Available courses

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This course introduces students to forms of performance art documentation and archiving. Through key theories and practical examples, it investigates into how ephemeral practice is translated into physical material, its meaning for the discipline and ways of use in artistic and curatorial practice.

Drawing from a variety of theories, exercises, and interdisciplinary practice, this course guides students through the creative process of developing of a live performance art piece.

This course investigates the intersections between performance art and video. Through the study of key works, selected readings, as well as physical exercises and writing activities, the course tackles questions such as “how are artists pushing the boundaries and expanding the definition of performance art and media? How does performative video and performance on network technologies communicate and participate in social and political discourses, meanings, and values?"

This practice-based course focuses on memory as immediate inspiration and tool for creating performance art. Through discussion of historic and contemporary examples, selected readings, and performance experiments, participants are guided to employ concepts of personal, group, and collective memory and embedded discourses to expand their artistic practice.

Through a variety of practical experiments, discussions of case studies, and selected readings, this class examines the practice of using task-led activities as a means to conceive and compose performance art.

Focusing on the role of physical action and bodily creativity in performance art making, the course introduces students to the philosophical principles, the processual forms, and the techniques needed to work with their own body as a starting point of the process of creating performance art.

This course offers an introduction to methods of working with site-specific performance art, in natural environments, public space, collaboratively, as well as using online space as a performance site. It will through presentations, discusssions, and practical exercises connect theory to practice. 

This course will explore writing as and about performance art. It is aimed at practitioners who use writing as part of their work, as well as those who need inspiration when writing about their own, or another artist’s work. Through a series of structured discussions and a number of writing tasks, we will experiment with how to write as/about/alongside performance art: your own or someone else’s.  As a starting point, we will explore a range of different kinds of writing, including performative writing (Hannah, Black, Tim Etchells, Tracy MacKenna), site-writing (Jane Rendell), art writing (Maddee Clark, Lorraine O’Grady), and auto-ethnography (Unoma Azuah, Mary E. Weems). We will think about how we might use writing not only to document live work but to invent further. We will explore what might come first: the performance or the text, body or language. We will experiment with form and content. We will explore relationships between text-based work and other media and discourses. The overarching aim of the course is to inspire students to get writing as part of their own practice in innovative and generative ways.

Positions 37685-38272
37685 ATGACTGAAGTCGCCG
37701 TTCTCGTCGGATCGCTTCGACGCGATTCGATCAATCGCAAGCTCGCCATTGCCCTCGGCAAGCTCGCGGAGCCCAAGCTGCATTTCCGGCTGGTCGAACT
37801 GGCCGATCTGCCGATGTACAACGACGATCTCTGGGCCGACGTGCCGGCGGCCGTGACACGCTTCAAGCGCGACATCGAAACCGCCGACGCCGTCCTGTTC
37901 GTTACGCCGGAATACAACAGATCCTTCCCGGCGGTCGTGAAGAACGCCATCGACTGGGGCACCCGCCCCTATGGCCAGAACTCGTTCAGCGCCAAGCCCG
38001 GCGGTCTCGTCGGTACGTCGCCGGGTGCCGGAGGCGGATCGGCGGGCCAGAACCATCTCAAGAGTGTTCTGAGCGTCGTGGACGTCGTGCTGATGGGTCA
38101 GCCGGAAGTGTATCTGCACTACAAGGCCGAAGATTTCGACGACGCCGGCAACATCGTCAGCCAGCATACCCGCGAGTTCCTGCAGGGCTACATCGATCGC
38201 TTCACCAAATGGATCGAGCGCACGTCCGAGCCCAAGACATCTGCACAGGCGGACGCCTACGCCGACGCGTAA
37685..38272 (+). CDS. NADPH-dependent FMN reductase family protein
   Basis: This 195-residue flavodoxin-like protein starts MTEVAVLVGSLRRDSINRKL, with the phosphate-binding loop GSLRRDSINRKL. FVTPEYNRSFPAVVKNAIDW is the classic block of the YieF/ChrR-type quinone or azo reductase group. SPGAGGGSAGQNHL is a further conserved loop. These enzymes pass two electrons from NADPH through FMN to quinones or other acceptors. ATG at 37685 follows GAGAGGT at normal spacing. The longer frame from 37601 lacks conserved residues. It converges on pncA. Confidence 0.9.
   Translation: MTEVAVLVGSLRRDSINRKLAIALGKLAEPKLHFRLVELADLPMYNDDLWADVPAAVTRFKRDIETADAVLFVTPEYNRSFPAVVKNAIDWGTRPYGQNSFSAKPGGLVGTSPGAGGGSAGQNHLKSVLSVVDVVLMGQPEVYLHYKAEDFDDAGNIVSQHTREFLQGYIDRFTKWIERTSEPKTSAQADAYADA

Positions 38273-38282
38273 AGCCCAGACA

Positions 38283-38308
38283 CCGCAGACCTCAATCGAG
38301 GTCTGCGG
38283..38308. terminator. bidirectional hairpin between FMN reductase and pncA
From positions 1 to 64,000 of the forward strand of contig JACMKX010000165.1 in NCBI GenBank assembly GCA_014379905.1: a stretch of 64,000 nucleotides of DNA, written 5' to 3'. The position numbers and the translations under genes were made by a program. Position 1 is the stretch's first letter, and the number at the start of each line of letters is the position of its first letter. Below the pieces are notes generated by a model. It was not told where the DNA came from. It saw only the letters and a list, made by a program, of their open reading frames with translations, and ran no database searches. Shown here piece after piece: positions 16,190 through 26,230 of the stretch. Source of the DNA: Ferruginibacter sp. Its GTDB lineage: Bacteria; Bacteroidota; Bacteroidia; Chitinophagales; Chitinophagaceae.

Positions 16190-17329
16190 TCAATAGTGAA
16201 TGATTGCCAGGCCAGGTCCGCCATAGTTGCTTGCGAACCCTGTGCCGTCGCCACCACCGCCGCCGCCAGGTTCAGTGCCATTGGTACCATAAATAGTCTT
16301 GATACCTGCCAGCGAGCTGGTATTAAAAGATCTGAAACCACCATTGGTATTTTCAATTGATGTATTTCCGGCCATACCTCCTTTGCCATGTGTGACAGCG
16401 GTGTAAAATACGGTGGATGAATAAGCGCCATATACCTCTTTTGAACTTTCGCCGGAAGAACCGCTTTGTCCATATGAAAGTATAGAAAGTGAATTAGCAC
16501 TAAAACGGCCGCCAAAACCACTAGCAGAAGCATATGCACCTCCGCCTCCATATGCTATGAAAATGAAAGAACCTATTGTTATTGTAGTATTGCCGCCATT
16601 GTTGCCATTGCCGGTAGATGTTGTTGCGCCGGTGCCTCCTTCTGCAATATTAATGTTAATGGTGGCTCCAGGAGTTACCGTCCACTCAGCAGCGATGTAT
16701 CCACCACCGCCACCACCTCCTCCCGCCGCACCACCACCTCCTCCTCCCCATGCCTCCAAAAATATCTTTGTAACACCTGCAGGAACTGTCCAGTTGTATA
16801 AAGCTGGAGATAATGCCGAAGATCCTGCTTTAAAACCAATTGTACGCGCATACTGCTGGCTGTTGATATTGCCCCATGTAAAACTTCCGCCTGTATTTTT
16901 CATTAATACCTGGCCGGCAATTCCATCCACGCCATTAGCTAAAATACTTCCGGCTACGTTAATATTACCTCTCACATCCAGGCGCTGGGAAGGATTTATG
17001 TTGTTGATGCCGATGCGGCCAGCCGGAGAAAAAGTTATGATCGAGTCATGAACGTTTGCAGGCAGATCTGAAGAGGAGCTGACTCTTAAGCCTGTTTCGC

This course addresses the confluence of Feminism and Performance Art. Through the analysis of key works of feminist performance artists, the class approaches the multiple positions of Feminism and analyzes how and why performance art became crucial in the dismantling of standardizations regarding gender, sexuality, race, ethnicity, or class.

This course offers an introduction to new immersive technologies available to performance artists such as virtual reality, augmented reality and 360 photo and video capture, critically addressing their impact and meaning for the field.

This workshop offers practical training in the use of a variety of technical tools that produce Extended Reality (XR) experiences. In addition it provides students with the opportunity to develop individual artistic, curatorial, or scholarly projects and proposals under expert guidance and in exchange with fellow participants.

Using the regions of Latin America as focus point, this course explores performance art as a political tool. Through the study of case studies, readings, as well as practical exercises, participants will learn about political performative strategies such as protest and the use of public space, satire, cabaret as well as digital possibilities and how to utilize them to express their own, individual political agenda, be it social, cultural, or personal.

This course focuses on the 'body' in performance art from South and Southeast Asia. Selected readings, the discussion of case studies, as well as practical exercises introduce participants to the various meanings of the body as a political tool, a site for the (re-)construction of identity, and a place of devotion in performative practices from regions such as Thailand, Vietnam, Singapore, Iran, India, Pakistan, China, and Sri Lanka. 

This course takes a hemispheric look at how to think through the goals of decolonialization and how they are shaped by artists, activists, and academics in the post-neoliberal world. We will analyze current activist activities and relevant theory but it is especially through participants' own background, ideas, and work that we will be able to address questions of how decolonizing can remain grounded, continue to make territorial acknowledgements, advocate for restitution and reparations, and create new perception under these ever-changing conditions. 

This intensive online workshop is dedicated to performance-based filmmaking's conceptual, aesthetic, and practical aspects.